The article lists some pretty common misconceptions that I hear from other teachers quite often:
"1. The arts and core subject areas such as math, science, and social studies are best taught separately.
2. Integrating the arts into a common core lesson will waste time and decrease the rigor of the lesson.
3. It isn’t necessary to integrate art with other subjects at all.
4. That’s all very well for kids who are already doing well academically. My students are struggling and need to focus on drilling in the basic skills from other subject areas.
5. It’s too overwhelming and I have so much on my plate already. I wouldn’t even know where to begin."
This article was written by Rachel Wintemberg, an art teacher at Samuel E. Shull Middle School in Perth Amboy, New Jersey, and author of the blog, The Helpful Art Teacher. You can contact her at Rachelhw1966@gmail.com
The only other misconception that I would add is that "My students are poorly behaved and can't handle arts-integrated lessons."
Ten years ago, I might've said something similar, but I've learned and grown a lot since then. I think this just goes back to classroom management, school climate and culture, and what Wintemberg said about her #4. Struggling students (ummm...struggling human beings) need positive outlets. This leads to greater engagement. Greater engagement leads to stronger retention. Voila!
The arts can be built into the culture and climate of a school. I've seen this happen in more than one school and district. (I did a lot of writing about this for my specialist degree. I will try to work in some blog posts about that in the future!)
In addition, students can be taught how to behave in a classroom. Now, a teacher can't just do worksheets for weeks and one day try to do an arts-integrated lesson that involves paint or movement. The kids will go nuts. They'll be so excited to do something different that they won't behave well. This is why I say they have to be taught. Teach them how to handle paint. Teach them how to move around in a productive way. Just like anything else, teachers should set their expectations for behavior when they are using arts integration in their classrooms.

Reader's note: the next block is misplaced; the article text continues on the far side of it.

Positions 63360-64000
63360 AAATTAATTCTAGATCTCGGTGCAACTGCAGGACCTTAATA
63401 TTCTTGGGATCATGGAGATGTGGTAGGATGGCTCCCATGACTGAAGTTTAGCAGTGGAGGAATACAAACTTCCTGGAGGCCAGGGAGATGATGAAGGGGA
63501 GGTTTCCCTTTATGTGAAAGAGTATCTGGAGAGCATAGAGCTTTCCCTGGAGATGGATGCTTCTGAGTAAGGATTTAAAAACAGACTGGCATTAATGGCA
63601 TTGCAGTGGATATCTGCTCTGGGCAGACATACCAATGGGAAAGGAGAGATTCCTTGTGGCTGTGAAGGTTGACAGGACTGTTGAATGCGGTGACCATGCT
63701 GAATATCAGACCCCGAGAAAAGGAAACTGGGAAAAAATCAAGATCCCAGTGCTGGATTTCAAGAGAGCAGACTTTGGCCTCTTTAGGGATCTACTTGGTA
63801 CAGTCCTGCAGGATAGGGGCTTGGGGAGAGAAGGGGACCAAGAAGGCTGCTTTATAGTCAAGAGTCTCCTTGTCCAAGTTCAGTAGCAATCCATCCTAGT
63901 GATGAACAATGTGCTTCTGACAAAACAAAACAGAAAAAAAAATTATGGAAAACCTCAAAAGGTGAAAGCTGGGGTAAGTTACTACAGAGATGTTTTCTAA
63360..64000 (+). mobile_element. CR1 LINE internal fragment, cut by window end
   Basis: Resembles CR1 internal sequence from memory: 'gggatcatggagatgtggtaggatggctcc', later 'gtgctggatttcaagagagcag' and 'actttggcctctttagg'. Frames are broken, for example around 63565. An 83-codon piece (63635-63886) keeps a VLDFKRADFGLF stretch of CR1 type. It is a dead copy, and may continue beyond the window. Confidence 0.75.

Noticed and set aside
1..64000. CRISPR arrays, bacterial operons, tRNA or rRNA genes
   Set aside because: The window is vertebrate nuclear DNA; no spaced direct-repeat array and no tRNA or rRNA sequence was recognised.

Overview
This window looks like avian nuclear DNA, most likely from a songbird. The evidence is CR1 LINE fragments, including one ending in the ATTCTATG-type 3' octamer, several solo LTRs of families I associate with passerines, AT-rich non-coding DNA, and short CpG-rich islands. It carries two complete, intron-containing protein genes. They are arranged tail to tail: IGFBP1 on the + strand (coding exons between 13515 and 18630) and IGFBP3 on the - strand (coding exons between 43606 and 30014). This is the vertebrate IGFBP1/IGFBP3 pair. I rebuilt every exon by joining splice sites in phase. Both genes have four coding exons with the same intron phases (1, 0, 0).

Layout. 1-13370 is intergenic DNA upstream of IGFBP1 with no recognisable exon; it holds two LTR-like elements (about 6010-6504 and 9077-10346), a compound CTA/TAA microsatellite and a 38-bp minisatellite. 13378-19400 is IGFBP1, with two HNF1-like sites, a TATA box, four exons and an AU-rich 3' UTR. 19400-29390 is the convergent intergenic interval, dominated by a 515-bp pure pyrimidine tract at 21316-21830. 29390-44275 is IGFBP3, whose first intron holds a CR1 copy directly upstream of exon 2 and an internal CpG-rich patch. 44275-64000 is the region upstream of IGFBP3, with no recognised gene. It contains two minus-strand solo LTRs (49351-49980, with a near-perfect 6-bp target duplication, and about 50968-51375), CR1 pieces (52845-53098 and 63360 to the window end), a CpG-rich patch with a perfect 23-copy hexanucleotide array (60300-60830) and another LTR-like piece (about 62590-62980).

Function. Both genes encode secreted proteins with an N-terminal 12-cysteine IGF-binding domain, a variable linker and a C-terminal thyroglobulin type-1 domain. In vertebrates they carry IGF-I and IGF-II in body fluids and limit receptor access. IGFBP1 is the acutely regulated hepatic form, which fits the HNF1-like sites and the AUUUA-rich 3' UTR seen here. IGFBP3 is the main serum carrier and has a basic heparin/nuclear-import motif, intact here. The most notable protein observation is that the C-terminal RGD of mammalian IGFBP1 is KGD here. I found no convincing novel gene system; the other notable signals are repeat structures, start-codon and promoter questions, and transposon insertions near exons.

I wanted to share this with you. Whenever I find something of substance about arts integration (or arts education or education in general), I like to share. I hope it brings more readers to Wintemberg's writing. I hope it makes you think. I hope it gives you some courage to start working with the arts more in your classroom. I also hope it will start a conversation, or continue a conversation about the arts in our schools, especially about arts integration.
Let me know your thoughts! Are there other misconceptions? Do you think these are true? Do you agree with our opinions on the misconceptions? I'd love to hear from you!